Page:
7 Ways to Survive a Travel Delay
Delays when flying are nothing new. An hour or so isn’t too bad. But some delays can be absolutely horrible …
For instance, this year a United Airlines flight traveling from Newark to Hong Kong made an emergency landing at Goose Bay Airport, Canada. Passengers sat onboard for more than 14 hours with a dwindling supply of food while temperatures outside plummeted to -20F.
Fortunately, there are some things you can do to make such an experience a bit more tolerable.
Always prepare for the worst
That means carrying the essentials with you in case you’re on the plane or in the airport for a few extra hours.
1. Prescription meds
What would you do if you couldn’t get to your insulin, blood pressure pills, or other meds you might immediately need?
The TSA has rules on what you can keep with you. For example, you must tell the officer that you have medically necessary liquids at the start of the screening checkpoint process.
You can learn more about the TSA’s rules on carrying your meds here.
If you’ve ever had to buy food in an airport, you know it’s expensive and often not the healthiest. Plus there could be a mile-long line with hundreds of hungry, impatient travelers willing to pay $15 for a greasy burger and another $7 for fries.
Worse yet … the shops could be closed.
A while back I was stuck overnight in Atlanta’s Hartsfield-Jackson airport. About 11:00 pm everything shut down. I mean everything. It was just me and the guy riding the vacuum cleaner for as far as eye could see. And nothing opened until 6:00 the next morning.
Sure glad I had a stash of raisins, walnuts, dark chocolate chips, cut-up apples, and granola bars with me. I suggest you do the same.
3. Drinks can be pricey, too
A bottle of water — $4 or more. So bring an empty container with you and fill up at the water fountain. You’ll save money and avoid the lines.
4. Dress in layers
Planes and airports are notorious for being warm one minute and freezing the next. So dress in layers including a sweater or jacket. If it turns out you don’t need the extra layer, turning it into a pillow could be blessing when trying to snooze in one of those uncomfortable airport chairs.
5. Toothbrush and toothpaste
Brushing your teeth can make you feel human again. Don’t forget to buy travel size toothpaste, smaller than 3.4 oz.
Otherwise it won’t get through security.
6. Phone charger
You may have to contact friends or family if you experience an unexpected lengthy delay. And a smartphone with a dead battery isn’t worth squat.
7. A real book
Yes, I’m talking about the old-fashioned paperback kind you don’t need an electronic doodad to read. It’ll relax your brain while giving your eyes a break from that handheld screen.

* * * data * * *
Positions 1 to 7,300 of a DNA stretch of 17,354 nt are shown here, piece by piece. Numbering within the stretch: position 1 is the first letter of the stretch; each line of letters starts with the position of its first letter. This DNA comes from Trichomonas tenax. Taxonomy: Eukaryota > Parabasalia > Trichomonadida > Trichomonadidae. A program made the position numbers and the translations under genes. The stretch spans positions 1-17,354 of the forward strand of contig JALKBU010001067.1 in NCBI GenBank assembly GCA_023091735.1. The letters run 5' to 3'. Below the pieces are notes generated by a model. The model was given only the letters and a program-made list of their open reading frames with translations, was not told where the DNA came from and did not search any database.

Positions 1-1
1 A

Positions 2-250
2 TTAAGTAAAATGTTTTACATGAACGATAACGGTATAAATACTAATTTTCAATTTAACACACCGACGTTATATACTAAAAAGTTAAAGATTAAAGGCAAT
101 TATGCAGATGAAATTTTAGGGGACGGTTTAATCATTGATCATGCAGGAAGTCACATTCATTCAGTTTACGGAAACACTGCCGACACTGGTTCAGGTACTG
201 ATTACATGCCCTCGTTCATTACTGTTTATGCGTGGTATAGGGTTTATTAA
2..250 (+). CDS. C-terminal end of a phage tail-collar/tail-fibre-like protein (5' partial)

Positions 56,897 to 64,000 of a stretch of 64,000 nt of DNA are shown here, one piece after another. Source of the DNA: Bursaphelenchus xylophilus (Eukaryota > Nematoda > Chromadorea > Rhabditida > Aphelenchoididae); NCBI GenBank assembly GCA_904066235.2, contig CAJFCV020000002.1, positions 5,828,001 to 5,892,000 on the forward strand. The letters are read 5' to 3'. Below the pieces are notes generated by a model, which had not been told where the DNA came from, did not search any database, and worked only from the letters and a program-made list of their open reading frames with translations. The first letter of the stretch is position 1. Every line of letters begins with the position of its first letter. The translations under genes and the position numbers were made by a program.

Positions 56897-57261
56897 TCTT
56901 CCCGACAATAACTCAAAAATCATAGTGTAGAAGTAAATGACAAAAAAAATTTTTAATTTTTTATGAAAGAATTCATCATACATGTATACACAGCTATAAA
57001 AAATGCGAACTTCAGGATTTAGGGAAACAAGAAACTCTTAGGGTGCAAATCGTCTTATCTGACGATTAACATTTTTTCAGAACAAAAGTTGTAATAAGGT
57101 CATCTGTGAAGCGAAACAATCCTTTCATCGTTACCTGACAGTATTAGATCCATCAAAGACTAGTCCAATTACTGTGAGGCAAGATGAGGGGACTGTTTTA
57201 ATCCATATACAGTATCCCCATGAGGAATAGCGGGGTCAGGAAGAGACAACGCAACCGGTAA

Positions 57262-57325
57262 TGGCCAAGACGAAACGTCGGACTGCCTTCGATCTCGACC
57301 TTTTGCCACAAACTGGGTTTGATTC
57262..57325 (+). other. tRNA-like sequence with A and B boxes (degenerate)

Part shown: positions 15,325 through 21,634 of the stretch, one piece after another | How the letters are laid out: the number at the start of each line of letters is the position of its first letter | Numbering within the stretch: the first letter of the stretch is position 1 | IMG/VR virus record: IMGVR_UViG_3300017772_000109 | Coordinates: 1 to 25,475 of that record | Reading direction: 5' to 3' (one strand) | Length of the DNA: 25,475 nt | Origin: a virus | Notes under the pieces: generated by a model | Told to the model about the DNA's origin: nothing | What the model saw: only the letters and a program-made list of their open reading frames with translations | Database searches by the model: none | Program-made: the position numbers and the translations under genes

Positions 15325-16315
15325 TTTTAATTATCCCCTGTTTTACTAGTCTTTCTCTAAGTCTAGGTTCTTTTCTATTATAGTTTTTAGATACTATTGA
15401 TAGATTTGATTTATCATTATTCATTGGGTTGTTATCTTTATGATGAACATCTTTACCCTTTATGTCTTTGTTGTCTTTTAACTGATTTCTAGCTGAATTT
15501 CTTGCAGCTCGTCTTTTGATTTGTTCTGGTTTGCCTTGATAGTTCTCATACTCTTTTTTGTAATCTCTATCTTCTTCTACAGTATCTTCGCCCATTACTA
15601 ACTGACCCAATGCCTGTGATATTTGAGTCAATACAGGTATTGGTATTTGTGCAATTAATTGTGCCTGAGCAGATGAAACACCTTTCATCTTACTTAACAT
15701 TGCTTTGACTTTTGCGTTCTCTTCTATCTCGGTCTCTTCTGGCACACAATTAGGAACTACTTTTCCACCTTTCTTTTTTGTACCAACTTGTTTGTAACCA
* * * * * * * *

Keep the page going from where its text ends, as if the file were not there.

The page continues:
What Airports Offer
There might be a gym in or near the airport for you to work up a sweat while making the most of a long delay.
Sites such as Airportgyms.com, list airport fitness centers across North America. For instance, at O’Hare’s Hilton Hotel you can buy a day pass at its fitness center for $20 and use their sauna, steam room, indoor pool, weight room, and more.
The airport’s website could have listings, too.
An airport lounge could seem like an oasis in the desert when facing a long delay. And you don’t have to be a member of a special club to use one. Many sell day passes for around $50.
At first glance, that may seem expensive …
But it’s hard to put a price on free Wi-Fi, drinks, snacks, a secure place to nap, and a hostess who can help re-book flights and wake you with any updates.
In the U.S., airlines are not required to compensate you for delays or cancellations. You can receive compensation if you are bumped because the flight was oversold.
Each airline has policies on what to do for delayed passengers. Still, it doesn’t hurt to ask a ticket agent if they’ll pay for meals or a hotel room. Doing so nicely may boost your chances.
However, the U.S. Department of Transportation does have rules for when you’re stranded and not allowed to get off the plane — a tarmac delay.
They include that after a two-hour tarmac delay, airlines must provide:
- A snack, such as a granola bar, and drinking water
- Working toilets
- Comfortable cabin temperature
- Adequate medical attention
They also must move the plane to a location where you can get off safely before three hours for domestic flights and four hours for international flights.
Important note: If you do disembark, the airline is not required to let you back on. Nor do they have to offload your luggage. So once the delay passes, the plane might take off with your bags but without you.
The “tarmac delay” rules only apply to delays at U.S. airports. You can read more about them here. Rules in other countries may differ.
Airlines that violate these laws can be fined by the Department of Transportation.
For example, the DOT fined Allegiant Air $225,000 in Oct. 2018 for tarmac delays and fined American Airlines $1.6 million in 2016 for more than 20 flights between 2013 and 2015 that violated tarmac rules.
A possible recourse is to contact your credit card company to have the charge reversed. Your case could be based on the point that you didn’t get the service you paid for.
However, if you’ve already paid the credit card statement that included the ticket, you don’t stand much of a chance.
Then you’ll have to accept whatever the airline offers … if anything. And realize that flying simply isn’t always fair.
To a richer life,
— Nilus Mattive
Editor, The Rich Life Roadmap